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Full text of "The History Of Western Education"

THE REFORMATION AND EDUCATION      199

Education, he went on to say, was necessary to secure " public
administration, to sustain the Church unharmed, and to main-
tain humanity among men/' In this spirit he made ample pro-
vision for the study of the vernacular and of practical arithmetic,
and insisted on a thorough grounding in grammar.

Not long after these words were written, Calvin was banished
from Geneva, and it seemed as if his work there were at an end.
But his banishment was really a blessing in disguise so far as his
educational plans were concerned. From 1538 to 1541 he was
busy building up a congregation of French-speaking Protestants
in Strassburg and teaching theology to the older pupils in Sturm's
school. From his association with Sturm he not only learned
a great deal about school organization, but acquired some idea
of the limited capacities of children, such as he had obviously
not possessed when he drew up his Catechism for juvenile
instruction in 1537. The result was evident in the Ecclesiastical
Ordinances he prepared in 1541, when recalled from banishment
and given a new status as chief minister of the Genevan Church.
In these Ordinances it was expressly laid down that a college,
in which the children could learn " the languages and the secular
sciences " as a preparation for the ministry and for civil offices,
was necessary for the well-being of the Church and of the com-
munity as a whole. At the head of this college was to be ** a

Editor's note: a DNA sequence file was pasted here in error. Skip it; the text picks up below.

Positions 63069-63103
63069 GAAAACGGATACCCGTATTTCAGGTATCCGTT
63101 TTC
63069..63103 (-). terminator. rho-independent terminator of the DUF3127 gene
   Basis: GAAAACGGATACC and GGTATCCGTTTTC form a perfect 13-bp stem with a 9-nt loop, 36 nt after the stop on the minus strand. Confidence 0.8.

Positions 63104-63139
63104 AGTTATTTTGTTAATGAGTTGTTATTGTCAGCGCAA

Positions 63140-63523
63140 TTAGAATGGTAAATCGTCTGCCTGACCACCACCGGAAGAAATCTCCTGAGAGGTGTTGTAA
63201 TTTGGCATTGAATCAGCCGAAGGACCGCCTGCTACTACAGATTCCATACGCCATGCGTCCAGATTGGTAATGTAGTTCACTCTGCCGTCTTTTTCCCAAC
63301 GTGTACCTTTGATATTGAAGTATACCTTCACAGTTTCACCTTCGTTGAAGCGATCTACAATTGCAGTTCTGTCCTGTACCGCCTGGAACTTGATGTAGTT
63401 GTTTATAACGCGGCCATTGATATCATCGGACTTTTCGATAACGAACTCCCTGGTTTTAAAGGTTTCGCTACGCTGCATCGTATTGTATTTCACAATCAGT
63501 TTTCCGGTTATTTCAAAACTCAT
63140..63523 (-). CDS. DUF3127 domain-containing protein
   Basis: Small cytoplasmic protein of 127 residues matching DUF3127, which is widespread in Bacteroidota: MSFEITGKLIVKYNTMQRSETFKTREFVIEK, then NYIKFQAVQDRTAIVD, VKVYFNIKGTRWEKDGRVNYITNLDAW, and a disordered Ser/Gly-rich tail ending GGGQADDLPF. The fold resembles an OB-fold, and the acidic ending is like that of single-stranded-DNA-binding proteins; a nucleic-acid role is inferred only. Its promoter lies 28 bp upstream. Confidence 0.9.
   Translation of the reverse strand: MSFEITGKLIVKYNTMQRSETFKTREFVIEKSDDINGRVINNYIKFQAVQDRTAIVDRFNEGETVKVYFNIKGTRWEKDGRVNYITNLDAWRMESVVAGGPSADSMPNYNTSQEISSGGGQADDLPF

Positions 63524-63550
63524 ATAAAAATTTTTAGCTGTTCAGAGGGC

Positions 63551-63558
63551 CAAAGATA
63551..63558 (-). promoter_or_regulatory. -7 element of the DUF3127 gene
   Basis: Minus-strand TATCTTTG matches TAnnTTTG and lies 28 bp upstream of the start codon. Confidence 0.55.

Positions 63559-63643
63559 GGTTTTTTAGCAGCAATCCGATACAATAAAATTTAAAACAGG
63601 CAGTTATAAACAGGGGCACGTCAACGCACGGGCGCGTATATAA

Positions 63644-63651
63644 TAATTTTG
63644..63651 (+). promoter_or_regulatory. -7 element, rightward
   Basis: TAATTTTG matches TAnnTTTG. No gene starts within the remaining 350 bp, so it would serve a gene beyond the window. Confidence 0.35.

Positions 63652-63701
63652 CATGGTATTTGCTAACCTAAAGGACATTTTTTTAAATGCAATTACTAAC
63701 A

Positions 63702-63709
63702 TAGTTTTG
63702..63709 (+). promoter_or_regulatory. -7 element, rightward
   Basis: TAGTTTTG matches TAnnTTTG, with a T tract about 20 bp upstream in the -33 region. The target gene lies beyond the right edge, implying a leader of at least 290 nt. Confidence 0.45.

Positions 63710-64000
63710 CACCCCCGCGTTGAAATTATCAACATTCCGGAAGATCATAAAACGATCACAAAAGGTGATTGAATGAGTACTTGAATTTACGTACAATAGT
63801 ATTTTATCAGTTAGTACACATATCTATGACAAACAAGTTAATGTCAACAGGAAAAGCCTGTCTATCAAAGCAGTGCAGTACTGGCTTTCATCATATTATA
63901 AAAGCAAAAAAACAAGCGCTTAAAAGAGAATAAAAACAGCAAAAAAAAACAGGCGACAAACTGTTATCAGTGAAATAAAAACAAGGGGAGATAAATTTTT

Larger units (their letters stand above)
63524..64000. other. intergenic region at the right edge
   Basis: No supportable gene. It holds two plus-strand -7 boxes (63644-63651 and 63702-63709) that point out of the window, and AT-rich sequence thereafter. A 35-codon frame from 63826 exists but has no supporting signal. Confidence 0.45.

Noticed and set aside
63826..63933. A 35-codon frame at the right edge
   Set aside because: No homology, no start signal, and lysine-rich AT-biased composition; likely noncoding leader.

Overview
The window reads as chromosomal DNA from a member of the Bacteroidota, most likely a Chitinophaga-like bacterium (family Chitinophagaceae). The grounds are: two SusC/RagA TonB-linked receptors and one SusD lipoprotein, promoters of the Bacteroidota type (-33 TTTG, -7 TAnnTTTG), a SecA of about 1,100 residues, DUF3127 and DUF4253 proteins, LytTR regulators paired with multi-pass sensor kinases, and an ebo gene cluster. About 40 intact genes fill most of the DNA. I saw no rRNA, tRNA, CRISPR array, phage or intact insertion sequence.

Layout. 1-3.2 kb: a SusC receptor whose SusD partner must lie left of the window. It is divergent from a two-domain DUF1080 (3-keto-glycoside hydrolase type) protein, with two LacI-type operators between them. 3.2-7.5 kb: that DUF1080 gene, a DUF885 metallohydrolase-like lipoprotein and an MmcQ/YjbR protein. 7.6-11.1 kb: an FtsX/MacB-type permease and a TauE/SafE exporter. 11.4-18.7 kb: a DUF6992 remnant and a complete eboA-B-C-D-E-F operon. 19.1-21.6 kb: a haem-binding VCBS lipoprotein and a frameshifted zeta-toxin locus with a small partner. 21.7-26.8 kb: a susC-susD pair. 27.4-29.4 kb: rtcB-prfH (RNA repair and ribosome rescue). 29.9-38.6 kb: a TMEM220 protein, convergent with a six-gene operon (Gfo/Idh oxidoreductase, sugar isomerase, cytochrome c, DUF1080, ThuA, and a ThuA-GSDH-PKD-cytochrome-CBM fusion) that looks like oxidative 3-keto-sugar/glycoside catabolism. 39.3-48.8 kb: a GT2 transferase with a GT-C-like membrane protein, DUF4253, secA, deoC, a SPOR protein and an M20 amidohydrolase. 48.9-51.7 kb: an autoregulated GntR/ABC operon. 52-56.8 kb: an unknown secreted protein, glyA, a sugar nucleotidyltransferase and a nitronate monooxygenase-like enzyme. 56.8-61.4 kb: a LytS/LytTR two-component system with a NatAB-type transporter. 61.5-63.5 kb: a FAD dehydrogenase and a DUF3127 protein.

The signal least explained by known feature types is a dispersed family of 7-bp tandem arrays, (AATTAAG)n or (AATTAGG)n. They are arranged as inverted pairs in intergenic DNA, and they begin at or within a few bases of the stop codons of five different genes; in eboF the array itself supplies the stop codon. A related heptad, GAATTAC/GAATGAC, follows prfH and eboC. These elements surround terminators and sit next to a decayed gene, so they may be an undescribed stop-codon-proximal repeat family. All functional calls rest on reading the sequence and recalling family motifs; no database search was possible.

man of learning and experience," and under him there were to
be " readers>J to give higher instruction, and " bachelors " to teach
the younger children. The teacher was to rank as an officer of
the Church and to be subject to ecclesiastical discipline like the
ministers. In the same year he revised the Catechism of 1537,
and though it was still too long and too difficult for the immature
people for whom it was intended, it was much nearer the level of
children than its predecessor.

In consequence of constant troubles within the city, the college
failed to come up to Calvin's expectations and remained in an
undeveloped state for many years. But the hope of realizing
his scheme was never absent from his thoughts, and fifteen
years later the opportunity for a fresh attempt came. In 1556
he revisited Sturm's school and he returned home with^ fresh
plans for his own school. These he embodied in an ordinance
which he entitled Leges Academic Geneoensis (1559). In these
there reappeared all the familiar features of the Strassburg